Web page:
The haukāinga (local residents) of the Rotorua area – Te Arawa, Tūhourangi and Ngāti Wāhiao – have lived in this highly active geothermal region for generations. The unique geology of the area shaped the way they live, and they used the geothermally heated water for cooking, bathing and heating.

These traditional uses had little impact on the geysers and hot pools. As Rotorua’s fame grew in the early 20th century, tourists visited Rotorua to experience the sites and smells of its geothermal field. The lure of geysers, boiling mud pools and the opportunity to soak in warm, thermal pools was appealing. Also appealing was the use of geothermal water to inexpensively heat homes, hospitals, schools and businesses. By the 1980s, 30,000 tonnes of water were pumped from the geothermal aquifer every day.

Kei te whakamahia te mātauranga o te hau kāinga me te mātauranga pūtaiao kia mārama ai ki te nui o te tauwhirotanga. (Local knowledge and scientific methods have been employed to ascertain how great the change has been.)

Dr Ocean Mercier

Activity idea - Rotorua caldera

The Rotorua geothermal area was formed by a massive caldera. Watch the Rotorua caldera formation animation then go outside and conduct the student activity Calderas in the sandpit.

Te take – using geothermal water as a power supply adversely affected the system

In other parts of the Taupō Volcanic Zone, large volumes of water were being extracted for electricity production. As a result, geysers near the Wairākei power station disappeared and other geothermal features declined. There were concerns that the same thing would happen to the Rotorua field.

Monitoring systems in the Rotorua area were set up in 1982. The results showed a 30% decrease in heat flow and the loss of many geothermal features. Springs and pools dried up, and geysers became dormant. Experts speculated the 1,000 shallow bores around Rotorua were reducing the geothermal aquifer. GNS scientist Brad Scott uses a garden hose analogy to explain what was happening. “If you think of each bore as a hole in a hose, eventually less water is going to come out of the sprinkler at the end of the hose.”

Activity idea - Aquifer systems

An aquifer is a layer of permeable rock or sand that contains water. Precipitation or other water sources soak into the ground, recharging the aquifer. Watch Brad Scott in the GNS YouTube video Geothermal Features – an Introduction as he describes the geothermal aquifer and the features it supports, then make your own aquifer model.

Te whāinga – to restore geothermal features by restricting bore use

In the late 1980s, all bores within a 1.5 km radius of Whakarewarewa’s Pōhutu geyser were required to close. This was a controversial decision. Many locals had spent considerable money having bores drilled, and some local marae were unable to continue with their traditional cooking methods. The number of bores dropped to 140, and less than 3,000 tonnes of water was removed from the geothermal aquifer daily.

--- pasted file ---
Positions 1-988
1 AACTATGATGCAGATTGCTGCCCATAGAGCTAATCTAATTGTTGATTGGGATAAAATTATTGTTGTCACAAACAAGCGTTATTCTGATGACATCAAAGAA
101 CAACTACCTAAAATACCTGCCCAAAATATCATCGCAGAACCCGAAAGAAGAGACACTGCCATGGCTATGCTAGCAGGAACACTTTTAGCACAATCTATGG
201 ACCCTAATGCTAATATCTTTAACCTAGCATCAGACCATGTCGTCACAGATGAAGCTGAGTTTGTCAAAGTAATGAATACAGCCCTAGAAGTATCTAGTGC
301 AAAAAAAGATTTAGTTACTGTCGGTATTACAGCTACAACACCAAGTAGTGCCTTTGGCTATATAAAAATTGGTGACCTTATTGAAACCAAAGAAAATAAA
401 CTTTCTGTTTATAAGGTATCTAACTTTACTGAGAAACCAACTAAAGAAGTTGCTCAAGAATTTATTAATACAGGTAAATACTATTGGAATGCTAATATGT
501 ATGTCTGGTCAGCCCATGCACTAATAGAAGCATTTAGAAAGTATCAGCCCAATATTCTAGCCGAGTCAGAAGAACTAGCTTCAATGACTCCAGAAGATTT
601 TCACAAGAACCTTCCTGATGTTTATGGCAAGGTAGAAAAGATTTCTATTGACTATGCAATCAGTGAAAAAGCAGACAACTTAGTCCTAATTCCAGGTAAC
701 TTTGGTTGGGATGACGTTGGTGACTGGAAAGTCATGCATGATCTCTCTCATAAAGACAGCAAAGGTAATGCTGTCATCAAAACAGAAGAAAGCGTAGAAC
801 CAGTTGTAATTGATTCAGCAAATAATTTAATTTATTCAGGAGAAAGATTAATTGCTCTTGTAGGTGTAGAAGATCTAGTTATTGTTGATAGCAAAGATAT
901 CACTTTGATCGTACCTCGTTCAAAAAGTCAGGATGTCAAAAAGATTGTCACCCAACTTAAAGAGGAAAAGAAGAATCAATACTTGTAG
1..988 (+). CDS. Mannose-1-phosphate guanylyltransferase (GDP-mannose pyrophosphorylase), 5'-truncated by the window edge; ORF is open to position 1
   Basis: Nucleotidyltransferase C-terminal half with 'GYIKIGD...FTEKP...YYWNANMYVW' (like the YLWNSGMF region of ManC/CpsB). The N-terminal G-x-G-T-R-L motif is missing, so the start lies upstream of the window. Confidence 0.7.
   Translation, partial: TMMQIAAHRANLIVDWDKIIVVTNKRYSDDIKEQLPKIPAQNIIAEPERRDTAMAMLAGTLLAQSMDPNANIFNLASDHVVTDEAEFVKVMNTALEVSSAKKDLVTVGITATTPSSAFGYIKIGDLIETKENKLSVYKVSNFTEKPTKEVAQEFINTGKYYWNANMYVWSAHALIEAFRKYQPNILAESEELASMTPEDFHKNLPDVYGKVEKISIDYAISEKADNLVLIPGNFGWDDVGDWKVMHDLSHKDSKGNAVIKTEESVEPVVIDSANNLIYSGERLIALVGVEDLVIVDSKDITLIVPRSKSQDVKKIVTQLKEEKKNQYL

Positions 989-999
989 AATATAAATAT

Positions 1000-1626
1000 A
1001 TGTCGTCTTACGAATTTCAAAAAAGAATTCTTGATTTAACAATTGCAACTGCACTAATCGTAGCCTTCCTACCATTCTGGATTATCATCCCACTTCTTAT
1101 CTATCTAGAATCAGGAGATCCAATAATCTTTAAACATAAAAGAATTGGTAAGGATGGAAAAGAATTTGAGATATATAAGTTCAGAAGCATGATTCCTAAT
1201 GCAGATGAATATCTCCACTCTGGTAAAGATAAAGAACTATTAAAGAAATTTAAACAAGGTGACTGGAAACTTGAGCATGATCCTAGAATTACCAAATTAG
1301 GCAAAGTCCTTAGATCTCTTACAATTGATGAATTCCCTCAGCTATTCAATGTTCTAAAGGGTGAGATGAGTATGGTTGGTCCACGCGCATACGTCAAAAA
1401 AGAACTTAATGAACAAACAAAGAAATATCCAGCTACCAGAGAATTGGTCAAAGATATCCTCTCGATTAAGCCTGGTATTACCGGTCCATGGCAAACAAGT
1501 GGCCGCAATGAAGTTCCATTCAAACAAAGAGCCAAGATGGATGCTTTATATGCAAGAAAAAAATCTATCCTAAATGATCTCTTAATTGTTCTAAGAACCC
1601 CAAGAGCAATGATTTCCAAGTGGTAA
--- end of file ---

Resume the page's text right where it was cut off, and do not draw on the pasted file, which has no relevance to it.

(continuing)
Closing the bores has made a significant difference. By 2015, nearly 60% of Rotorua’s geothermal features had recovered, with a further 15% showing some activity. For example, previously dry Kuirau Park hot pools are filled with water again. The Papakura geyser, silent for nearly 35 years, is spouting water and steam. Brad Scott recognises that it has taken several decades for the features to recover, but he is excited by the 40-year experiment’s success. This type of restoration is unique – it has not been done anywhere else in the world.

Observation – mātauranga meets science

The partnership between GNS Science and local Māori shows the value of combining mātauranga Māori with modern science practices. Brad uses traditional scientific methods like water temperature and flow rates to monitor geothermal systems. Local Māori who live and work in Whakarewarewa and Te Puia monitor the features as part of their day-to-day activities. Te Arawa Lakes Trust strategic manager Roku Mihinui comments, “These interactions consolidate the information and allow scientists to be more confident in their predictions.”

Activity idea - Observation

Observation is fundamental to scientific investigation. Brad Scott and other scientists use tools to measure changes in the geothermal features, but more simple observations are also important – the high-water mark on a hot pool indicates changes to water levels in the pool.

Scientific observation is a skill that students need to practise. Read the article Observation and science and then try one of these observation activities: Observation: learning to see – harakeke and Observing earthworms.

Nature of science

Observations yield data. Scientists analyse and interpret data, including observations, in order to understand how the natural world works. Data derived from geothermal measurements – as well as visual observations from locals – helped inform Brad Scott’s research.

Useful links

Visit Te Ara to learn more about Hot springs, mud pools and geysers.

The New Zealand Herald/Rotorua Daily Post website has video, images and text about the renewed geothermal field in the article Giants stir beneath the earth.

In November 2016, a 30 metre-high geyser erupted from the lake shore near Rotorua's Ohinemutu Village. Brad Scott explains the origins of this short-lived geyser and other hydrothermal eruption craters in this New Zealand Herald article.

Project Mātauranga

Watch Series 2/Episode 4: Rotorua Geothermal Field: Protecting a Taonga

Project Mātauranga is a television series that investigates Māori world views and methodologies within the scientific community and looks at their practical application. Each of the 13 episodes in series 2 shows how western science and Māori knowledge systems are combining to provide solutions to a variety of challenges.

The Science Learning Hub thanks Scottie Productions for allowing us to host these videos.

    Published 16 August 2016